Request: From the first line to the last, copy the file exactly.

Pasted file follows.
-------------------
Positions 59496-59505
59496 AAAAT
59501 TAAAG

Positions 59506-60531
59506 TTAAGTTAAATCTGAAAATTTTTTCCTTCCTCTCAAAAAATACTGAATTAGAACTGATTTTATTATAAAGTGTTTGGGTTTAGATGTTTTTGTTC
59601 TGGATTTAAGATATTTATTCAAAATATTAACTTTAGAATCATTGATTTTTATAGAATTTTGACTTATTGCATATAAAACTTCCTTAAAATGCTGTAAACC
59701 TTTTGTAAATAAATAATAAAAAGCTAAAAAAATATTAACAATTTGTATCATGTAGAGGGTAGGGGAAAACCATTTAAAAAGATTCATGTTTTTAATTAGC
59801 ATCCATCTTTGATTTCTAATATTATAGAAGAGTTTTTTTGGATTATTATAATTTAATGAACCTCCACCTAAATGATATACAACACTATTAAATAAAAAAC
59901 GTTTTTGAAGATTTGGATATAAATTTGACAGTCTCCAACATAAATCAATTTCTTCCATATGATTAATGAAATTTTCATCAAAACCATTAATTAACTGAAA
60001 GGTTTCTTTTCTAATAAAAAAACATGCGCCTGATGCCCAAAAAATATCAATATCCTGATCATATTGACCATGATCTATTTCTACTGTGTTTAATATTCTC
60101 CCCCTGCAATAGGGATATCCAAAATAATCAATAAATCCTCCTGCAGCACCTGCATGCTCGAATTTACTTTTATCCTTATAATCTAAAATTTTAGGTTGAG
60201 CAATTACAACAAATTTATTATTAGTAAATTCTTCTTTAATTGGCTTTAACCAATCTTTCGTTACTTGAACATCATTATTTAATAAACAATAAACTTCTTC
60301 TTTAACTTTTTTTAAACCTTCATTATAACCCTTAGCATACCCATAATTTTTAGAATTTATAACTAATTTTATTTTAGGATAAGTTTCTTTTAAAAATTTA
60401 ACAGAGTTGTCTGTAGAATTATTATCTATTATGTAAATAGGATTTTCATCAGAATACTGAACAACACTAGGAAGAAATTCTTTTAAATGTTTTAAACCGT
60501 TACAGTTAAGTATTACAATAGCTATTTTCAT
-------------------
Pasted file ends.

Positions 59496-59505
59496 AAAAT
59501 TAAAG

Positions 59506-60531
59506 TTAAGTTAAATCTGAAAATTTTTTCCTTCCTCTCAAAAAATACTGAATTAGAACTGATTTTATTATAAAGTGTTTGGGTTTAGATGTTTTTGTTC
59601 TGGATTTAAGATATTTATTCAAAATATTAACTTTAGAATCATTGATTTTTATAGAATTTTGACTTATTGCATATAAAACTTCCTTAAAATGCTGTAAACC
59701 TTTTGTAAATAAATAATAAAAAGCTAAAAAAATATTAACAATTTGTATCATGTAGAGGGTAGGGGAAAACCATTTAAAAAGATTCATGTTTTTAATTAGC
59801 ATCCATCTTTGATTTCTAATATTATAGAAGAGTTTTTTTGGATTATTATAATTTAATGAACCTCCACCTAAATGATATACAACACTATTAAATAAAAAAC
59901 GTTTTTGAAGATTTGGATATAAATTTGACAGTCTCCAACATAAATCAATTTCTTCCATATGATTAATGAAATTTTCATCAAAACCATTAATTAACTGAAA
60001 GGTTTCTTTTCTAATAAAAAAACATGCGCCTGATGCCCAAAAAATATCAATATCCTGATCATATTGACCATGATCTATTTCTACTGTGTTTAATATTCTC
60101 CCCCTGCAATAGGGATATCCAAAATAATCAATAAATCCTCCTGCAGCACCTGCATGCTCGAATTTACTTTTATCCTTATAATCTAAAATTTTAGGTTGAG
60201 CAATTACAACAAATTTATTATTAGTAAATTCTTCTTTAATTGGCTTTAACCAATCTTTCGTTACTTGAACATCATTATTTAATAAACAATAAACTTCTTC
60301 TTTAACTTTTTTTAAACCTTCATTATAACCCTTAGCATACCCATAATTTTTAGAATTTATAACTAATTTTATTTTAGGATAAGTTTCTTTTAAAAATTTA
60401 ACAGAGTTGTCTGTAGAATTATTATCTATTATGTAAATAGGATTTTCATCAGAATACTGAACAACACTAGGAAGAAATTCTTTTAAATGTTTTAAACCGT
60501 TACAGTTAAGTATTACAATAGCTATTTTCAT